THE WILLIAM MARGRABE GROUP, INC., CONSULTING, PRESENTS
THE DERIVATIVES 'ZINETM     November 2001


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Derivative GamesTM from 1996

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Crossings (I) (11/22/96)

Joe does equity pairs trading for a hedge fund. Each year he takes a major ski trip. This year he went to Blackcomb-Whistler with a one-mile vertical.

He started for the top at 11:00 a.m. Sometimes he waited in line, but usually moved upward over time, and never slipped downhill. He reached the top at noon. There, he had a mostly liquid lunch and a snooze in the sun. At one p.m. he started back down, gingerly, and weaving a bit more than most skiers of his ability. He reached the bottom at 2:00 p.m.

  • If we make all the convenient assumptions, and consider only the minutes, seconds, and smaller units of time (not the hour, and larger time units), how many times was Joe at the same altitude at the same time on his way down as on his way up?

Crossings (I) – Solution (3/10/97)

Congratulations, again, to Christopher Merrill, who solved this one, too.

"It's clear that Joe is at a certain altitude twice (going up, then coming down) at exactly the same time (modulo hours). Because we start timing from time xx:00 and because the altitude on the way up is a non-decreasing function of time: 1) a non-increasing altitude on the way down is sufficient to guarantee at least one cross point, and 2) a monotonically decreasing altitude on the way down is necessary to guarantee only one cross point. (No uphill coasting allowed, only Schussing!)"


Crossings (II) (11/22/96)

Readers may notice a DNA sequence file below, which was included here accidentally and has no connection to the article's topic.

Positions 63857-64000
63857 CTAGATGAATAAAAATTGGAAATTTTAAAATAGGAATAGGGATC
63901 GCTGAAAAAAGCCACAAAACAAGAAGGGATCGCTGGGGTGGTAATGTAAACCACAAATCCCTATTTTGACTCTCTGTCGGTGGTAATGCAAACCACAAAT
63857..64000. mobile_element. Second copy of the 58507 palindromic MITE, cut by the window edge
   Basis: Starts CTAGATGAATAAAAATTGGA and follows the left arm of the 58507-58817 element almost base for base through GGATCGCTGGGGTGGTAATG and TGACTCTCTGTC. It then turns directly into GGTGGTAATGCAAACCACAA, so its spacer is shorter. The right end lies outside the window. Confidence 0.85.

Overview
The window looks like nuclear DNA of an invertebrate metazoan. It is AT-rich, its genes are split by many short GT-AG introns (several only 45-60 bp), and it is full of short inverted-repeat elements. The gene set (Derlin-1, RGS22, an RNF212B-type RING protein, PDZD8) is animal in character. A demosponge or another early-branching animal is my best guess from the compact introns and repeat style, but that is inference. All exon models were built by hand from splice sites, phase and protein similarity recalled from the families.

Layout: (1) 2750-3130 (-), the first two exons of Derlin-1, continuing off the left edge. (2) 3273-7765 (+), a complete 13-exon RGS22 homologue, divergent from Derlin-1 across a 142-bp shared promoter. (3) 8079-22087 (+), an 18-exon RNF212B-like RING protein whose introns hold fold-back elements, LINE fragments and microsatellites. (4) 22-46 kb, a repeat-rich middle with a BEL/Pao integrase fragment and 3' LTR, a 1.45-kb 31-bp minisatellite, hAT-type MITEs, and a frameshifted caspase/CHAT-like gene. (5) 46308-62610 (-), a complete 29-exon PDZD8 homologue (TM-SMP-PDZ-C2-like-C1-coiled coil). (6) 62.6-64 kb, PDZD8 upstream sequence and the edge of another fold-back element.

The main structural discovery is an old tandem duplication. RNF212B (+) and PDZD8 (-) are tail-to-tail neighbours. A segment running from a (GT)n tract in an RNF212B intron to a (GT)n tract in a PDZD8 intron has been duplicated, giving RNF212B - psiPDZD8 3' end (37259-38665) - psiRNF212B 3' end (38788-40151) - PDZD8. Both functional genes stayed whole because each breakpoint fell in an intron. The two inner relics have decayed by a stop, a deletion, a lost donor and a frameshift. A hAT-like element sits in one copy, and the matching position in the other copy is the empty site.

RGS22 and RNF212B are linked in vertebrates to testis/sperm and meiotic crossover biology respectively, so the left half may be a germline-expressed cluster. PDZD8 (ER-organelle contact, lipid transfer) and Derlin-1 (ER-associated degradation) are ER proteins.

When he got back from his trip, Joe learned that one day his favorite stock had opened at 100 and closed at 200. His favorite short had opened at 200 and closed at 100. What can you say about the number of times for which the two stock prices were the same? Consider the following highly artificial cases:

  1. The price processes were both log binomial, with a common, constant drift and a common, constant volatility over the day, and 4,000 binomial periods of equal duration each day. They started 1,001 steps apart.
  2. Each price process was continuous, with a continuous first derivative, monotonic (increasing or decreasing), and with finite variation.
  3. Each price process was log normal diffusion with constant drift and volatility over the two-day period.

Crossings (II) – Solution (4/5/97)

No one submitted a complete solution to this problem, although Christopher Merrill did get parts one and two correct. Part 3 turns on a counterintuitive technical point that you've either studied and remembered, or you haven't.

  1. In part 1, you can model both price processes simultaneously on precisely the same binomial tree. They start 1,001 steps apart at time zero. One step later, we have four possibilities, as either price might have stepped up or down: both up, the first up and the second down, the first down and the second up, and both down. However, the key point is that in each of these four cases the prices are still an odd number of steps apart. Thus, they will always remain an odd number of steps apart and can never have the same price.
  2. Part 2 is mathematically almost the same as Crossings (I). The difference is that here, neither of the functions is ever flat. Hence, the prices will cross at a unique time.
  3. Part 3 requires some advanced mathematics of stochastic processes. After taking logarithms of both prices, we get two normal diffusions. Their difference is a normal diffusion. Because of the violent motion of a normal diffusion – its infinite variation – if it crosses a level once, it crosses that level infinitely many times within any finite time interval. We know that the difference in logarithms is zero at least once, since the diffusion is continuous and the prices start and end as they do. Hence, the number of crossings is infinite. (I'll stick my neck out and say countably infinite.)
 
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